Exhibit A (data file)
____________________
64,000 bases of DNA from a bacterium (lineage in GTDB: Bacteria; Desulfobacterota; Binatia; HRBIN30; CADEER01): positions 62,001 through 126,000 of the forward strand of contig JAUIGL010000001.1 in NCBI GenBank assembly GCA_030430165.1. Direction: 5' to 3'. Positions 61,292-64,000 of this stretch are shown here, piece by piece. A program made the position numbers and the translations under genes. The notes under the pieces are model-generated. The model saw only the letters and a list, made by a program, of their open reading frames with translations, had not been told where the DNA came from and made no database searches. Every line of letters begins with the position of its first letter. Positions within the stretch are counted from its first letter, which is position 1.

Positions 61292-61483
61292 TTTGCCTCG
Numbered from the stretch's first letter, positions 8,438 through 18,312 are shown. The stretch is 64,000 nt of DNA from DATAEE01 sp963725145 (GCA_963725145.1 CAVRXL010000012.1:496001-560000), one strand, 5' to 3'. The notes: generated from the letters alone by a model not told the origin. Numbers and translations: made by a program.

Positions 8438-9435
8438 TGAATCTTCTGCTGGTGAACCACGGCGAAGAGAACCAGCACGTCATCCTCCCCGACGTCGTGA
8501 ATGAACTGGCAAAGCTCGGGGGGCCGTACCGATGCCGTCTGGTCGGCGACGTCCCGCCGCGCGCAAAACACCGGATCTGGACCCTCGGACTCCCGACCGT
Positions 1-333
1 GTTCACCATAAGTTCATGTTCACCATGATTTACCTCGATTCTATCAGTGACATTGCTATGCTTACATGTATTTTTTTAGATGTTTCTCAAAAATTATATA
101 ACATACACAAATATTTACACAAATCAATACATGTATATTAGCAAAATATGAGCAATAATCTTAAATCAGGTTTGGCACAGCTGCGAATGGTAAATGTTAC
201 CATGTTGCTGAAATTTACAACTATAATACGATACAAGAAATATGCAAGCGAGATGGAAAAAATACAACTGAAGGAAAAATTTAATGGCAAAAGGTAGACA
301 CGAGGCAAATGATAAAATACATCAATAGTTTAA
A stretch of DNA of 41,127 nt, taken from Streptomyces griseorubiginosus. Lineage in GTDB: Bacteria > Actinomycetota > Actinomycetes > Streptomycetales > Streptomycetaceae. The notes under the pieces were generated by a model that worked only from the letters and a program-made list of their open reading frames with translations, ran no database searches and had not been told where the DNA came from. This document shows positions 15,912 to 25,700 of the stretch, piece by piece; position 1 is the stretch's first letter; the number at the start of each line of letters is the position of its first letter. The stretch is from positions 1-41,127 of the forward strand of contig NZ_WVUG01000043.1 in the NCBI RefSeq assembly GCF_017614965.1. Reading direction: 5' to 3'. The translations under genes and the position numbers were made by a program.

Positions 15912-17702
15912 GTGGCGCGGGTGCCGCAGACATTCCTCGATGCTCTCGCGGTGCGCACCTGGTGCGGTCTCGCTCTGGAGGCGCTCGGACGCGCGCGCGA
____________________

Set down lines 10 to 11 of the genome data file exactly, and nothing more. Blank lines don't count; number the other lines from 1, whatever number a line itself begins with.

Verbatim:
101 ACATACACAAATATTTACACAAATCAATACATGTATATTAGCAAAATATGAGCAATAATCTTAAATCAGGTTTGGCACAGCTGCGAATGGTAAATGTTAC
201 CATGTTGCTGAAATTTACAACTATAATACGATACAAGAAATATGCAAGCGAGATGGAAAAAATACAACTGAAGGAAAAATTTAATGGCAAAAGGTAGACA